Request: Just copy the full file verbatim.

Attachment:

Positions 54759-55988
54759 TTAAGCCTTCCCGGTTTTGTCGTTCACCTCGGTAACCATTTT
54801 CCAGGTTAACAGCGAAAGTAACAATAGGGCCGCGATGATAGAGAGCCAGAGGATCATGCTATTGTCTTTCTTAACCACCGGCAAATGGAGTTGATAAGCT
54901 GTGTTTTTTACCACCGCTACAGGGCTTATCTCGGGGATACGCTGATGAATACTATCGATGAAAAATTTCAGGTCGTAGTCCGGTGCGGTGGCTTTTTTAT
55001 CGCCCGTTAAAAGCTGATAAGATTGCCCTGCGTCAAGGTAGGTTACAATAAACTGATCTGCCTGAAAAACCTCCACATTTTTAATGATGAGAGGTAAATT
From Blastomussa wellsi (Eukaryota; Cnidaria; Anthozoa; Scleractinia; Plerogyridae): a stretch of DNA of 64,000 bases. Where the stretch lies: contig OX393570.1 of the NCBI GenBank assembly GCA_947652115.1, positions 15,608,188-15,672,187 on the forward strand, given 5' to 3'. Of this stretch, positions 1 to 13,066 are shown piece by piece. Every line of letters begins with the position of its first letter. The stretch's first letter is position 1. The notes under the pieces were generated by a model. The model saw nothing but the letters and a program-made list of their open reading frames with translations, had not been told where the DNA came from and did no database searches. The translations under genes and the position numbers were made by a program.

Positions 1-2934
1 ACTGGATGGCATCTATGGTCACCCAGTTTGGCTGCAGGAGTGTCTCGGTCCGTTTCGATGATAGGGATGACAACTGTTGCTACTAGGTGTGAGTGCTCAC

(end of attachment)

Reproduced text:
Positions 54759-55988
54759 TTAAGCCTTCCCGGTTTTGTCGTTCACCTCGGTAACCATTTT
54801 CCAGGTTAACAGCGAAAGTAACAATAGGGCCGCGATGATAGAGAGCCAGAGGATCATGCTATTGTCTTTCTTAACCACCGGCAAATGGAGTTGATAAGCT
54901 GTGTTTTTTACCACCGCTACAGGGCTTATCTCGGGGATACGCTGATGAATACTATCGATGAAAAATTTCAGGTCGTAGTCCGGTGCGGTGGCTTTTTTAT
55001 CGCCCGTTAAAAGCTGATAAGATTGCCCTGCGTCAAGGTAGGTTACAATAAACTGATCTGCCTGAAAAACCTCCACATTTTTAATGATGAGAGGTAAATT
From Blastomussa wellsi (Eukaryota; Cnidaria; Anthozoa; Scleractinia; Plerogyridae): a stretch of DNA of 64,000 bases. Where the stretch lies: contig OX393570.1 of the NCBI GenBank assembly GCA_947652115.1, positions 15,608,188-15,672,187 on the forward strand, given 5' to 3'. Of this stretch, positions 1 to 13,066 are shown piece by piece. Every line of letters begins with the position of its first letter. The stretch's first letter is position 1. The notes under the pieces were generated by a model. The model saw nothing but the letters and a program-made list of their open reading frames with translations, had not been told where the DNA came from and did no database searches. The translations under genes and the position numbers were made by a program.

Positions 1-2934
1 ACTGGATGGCATCTATGGTCACCCAGTTTGGCTGCAGGAGTGTCTCGGTCCGTTTCGATGATAGGGATGACAACTGTTGCTACTAGGTGTGAGTGCTCAC